Beefy Boxes and Bandwidth Generously Provided by pair Networks
There's more than one way to do things

Re: Improving Your Ability to Estimate

by cbrandtbuffalo (Deacon)
on Feb 12, 2005 at 14:14 UTC ( #430405=note: print w/replies, xml ) Need Help??

in reply to Improving Your Ability to Estimate

Good stuff for discrete tasks. We have a similar practice, but it's a step removed from the developers; it's our time-tracking and project management software. It tracks estimates and actuals. The problem is, I don't think developers ever go back and look at the differences or review how they did with their estimates. Your suggestions above are directly aimed at being very self-aware to improve the estimates, which is a good goal. I think we've fallen into a slightly different mode where our project managers look at the past data and apply their own factor to each developer's estimates.

In other words, they learn that developer X is routinely short by half, so they double all of her estimates. In some cases we have developers who are over-cautious, so they take 75% of their estimates. Don't know if this is better or worse. I guess the developers don't have to change, but they certainly don't become any better at estimating.

My estimation problems are a little deeper with my position. I act as a technical manager on projects which means I run into two difficult estimating tasks:

  1. In some cases, I need to estimate time for a task without knowing who will code it. It's well documented that coders work at very different levels of productivity. I have more experience, so my estimates would be too low. So I estimate, then double it. When the project starts, we sometimes make another pass once actual developers have been assigned.
  2. Most of my own tasks are very ill defined, so it's difficult for me to estimate for myself. For example, one task might be 'Research bug tracking products,' or even 'Figure out how we should validate our forms.' Lately there has been some great discussion on perlmonks on validation, so I might find that and finish quickly. In other cases, it takes me a while to track down best practices on something. I still have a very hard time estimating these ill-defined tasks.

Replies are listed 'Best First'.
Re^2: Improving Your Ability to Estimate
by dws (Chancellor) on Feb 12, 2005 at 16:35 UTC

    I think we've fallen into a slightly different mode where our project managers look at the past data and apply their own factor to each developer's estimates.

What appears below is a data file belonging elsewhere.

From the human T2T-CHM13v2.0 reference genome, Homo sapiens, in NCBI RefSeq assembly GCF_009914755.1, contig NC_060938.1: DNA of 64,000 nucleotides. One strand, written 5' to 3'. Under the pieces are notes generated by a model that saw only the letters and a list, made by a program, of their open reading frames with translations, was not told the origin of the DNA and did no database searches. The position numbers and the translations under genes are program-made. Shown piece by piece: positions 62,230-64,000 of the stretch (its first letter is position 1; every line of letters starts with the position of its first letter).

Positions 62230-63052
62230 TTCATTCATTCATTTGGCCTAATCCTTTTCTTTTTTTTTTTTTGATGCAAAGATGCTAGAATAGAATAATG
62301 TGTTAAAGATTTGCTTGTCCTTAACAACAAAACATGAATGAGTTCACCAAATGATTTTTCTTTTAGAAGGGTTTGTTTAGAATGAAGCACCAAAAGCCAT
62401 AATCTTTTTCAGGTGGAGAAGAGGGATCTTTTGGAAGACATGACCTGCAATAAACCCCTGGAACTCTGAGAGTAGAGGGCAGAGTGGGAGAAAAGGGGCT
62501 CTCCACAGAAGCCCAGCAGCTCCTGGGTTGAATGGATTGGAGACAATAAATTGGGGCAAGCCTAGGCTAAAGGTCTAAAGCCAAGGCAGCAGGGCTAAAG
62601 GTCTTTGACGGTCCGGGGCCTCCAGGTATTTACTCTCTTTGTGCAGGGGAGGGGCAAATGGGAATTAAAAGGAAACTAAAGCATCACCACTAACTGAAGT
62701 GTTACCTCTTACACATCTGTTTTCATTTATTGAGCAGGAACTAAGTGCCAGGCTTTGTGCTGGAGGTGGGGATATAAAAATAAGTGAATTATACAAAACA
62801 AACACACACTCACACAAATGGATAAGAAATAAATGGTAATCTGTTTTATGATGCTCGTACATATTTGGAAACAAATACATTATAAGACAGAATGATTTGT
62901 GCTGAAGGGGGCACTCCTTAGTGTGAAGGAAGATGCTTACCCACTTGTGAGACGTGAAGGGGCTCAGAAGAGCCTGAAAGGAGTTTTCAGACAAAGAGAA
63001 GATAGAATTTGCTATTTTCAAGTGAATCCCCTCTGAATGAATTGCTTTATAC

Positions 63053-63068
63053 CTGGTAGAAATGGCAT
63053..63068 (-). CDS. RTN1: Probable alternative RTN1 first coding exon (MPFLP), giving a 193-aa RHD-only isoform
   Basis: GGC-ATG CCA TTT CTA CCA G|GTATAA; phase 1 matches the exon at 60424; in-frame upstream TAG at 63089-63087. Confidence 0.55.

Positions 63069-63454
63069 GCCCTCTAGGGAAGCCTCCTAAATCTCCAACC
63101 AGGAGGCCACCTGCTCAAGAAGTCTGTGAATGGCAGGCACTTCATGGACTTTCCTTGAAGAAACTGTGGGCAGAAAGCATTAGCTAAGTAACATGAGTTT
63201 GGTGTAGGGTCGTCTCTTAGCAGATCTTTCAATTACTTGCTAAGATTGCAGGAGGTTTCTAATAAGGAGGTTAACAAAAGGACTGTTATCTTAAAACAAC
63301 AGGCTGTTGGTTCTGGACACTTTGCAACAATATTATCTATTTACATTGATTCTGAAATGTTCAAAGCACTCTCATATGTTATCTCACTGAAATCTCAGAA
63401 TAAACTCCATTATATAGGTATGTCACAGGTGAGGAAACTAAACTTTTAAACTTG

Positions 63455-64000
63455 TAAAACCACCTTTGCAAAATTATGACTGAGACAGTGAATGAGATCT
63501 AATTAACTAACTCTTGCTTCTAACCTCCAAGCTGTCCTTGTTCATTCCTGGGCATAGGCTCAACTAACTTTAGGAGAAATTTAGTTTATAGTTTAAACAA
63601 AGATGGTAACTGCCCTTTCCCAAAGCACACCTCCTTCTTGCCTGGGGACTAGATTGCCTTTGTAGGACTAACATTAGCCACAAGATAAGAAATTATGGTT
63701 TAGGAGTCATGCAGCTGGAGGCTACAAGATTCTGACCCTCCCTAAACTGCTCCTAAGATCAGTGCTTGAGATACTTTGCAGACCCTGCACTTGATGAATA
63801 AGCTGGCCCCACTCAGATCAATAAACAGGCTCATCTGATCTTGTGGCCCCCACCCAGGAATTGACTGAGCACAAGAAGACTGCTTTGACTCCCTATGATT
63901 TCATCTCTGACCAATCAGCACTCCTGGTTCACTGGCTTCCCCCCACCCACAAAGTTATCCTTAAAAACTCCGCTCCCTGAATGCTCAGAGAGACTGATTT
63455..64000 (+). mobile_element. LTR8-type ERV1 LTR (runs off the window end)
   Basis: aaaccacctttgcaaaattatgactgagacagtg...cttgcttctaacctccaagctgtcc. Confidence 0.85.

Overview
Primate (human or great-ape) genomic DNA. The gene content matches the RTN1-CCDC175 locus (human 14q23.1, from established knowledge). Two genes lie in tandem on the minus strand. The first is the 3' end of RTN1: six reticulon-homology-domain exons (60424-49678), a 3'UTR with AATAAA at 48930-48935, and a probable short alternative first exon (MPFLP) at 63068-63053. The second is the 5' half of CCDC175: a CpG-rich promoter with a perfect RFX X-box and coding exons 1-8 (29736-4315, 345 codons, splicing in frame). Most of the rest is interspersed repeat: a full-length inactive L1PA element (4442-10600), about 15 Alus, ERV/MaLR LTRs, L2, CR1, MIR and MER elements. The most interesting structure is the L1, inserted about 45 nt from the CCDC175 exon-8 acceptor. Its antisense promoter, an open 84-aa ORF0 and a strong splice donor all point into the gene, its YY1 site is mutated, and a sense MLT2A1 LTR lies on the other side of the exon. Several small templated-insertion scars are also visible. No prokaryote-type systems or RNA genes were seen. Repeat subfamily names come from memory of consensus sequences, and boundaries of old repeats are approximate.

Two red flags on this. The first you touched on: developers don't review their actuals vs. estimates, and so don't improve their estimates. If management wants it this way, it says something pretty cynical (to me, at least) about how management views programmers.

    The other danger is that this gives management a bunch of out-of-context data about individual "performance". Data out of context can be used stupidly (e.g., for ranking purposes) and can lead to stupid management decisions.

    When you're in the position of estimating without knowing who (else) will do the work, you're in a bad spot. When a team has data on their own past performance, and has been working to improve their estimates, I'll wager that they can give you better estimates than you can pull out of the air yourself, regardless of who on the team will actually do the work. That's been our experience. We do team estimation (or some subset of the team does for simpler tasks), and our estimate vs. actual history is a lot better than it would be if someone up the chain guessed at task difficulty.

Log In?

What's my password?
Create A New User
Node Status?
node history
Node Type: note [id://430405]
and all is quiet...

How do I use this? | Other CB clients
Other Users?
Others examining the Monastery: (4)
As of 2018-06-23 22:31 GMT
Find Nodes?
    Voting Booth?
    Should cpanminus be part of the standard Perl release?

    Results (126 votes). Check out past polls.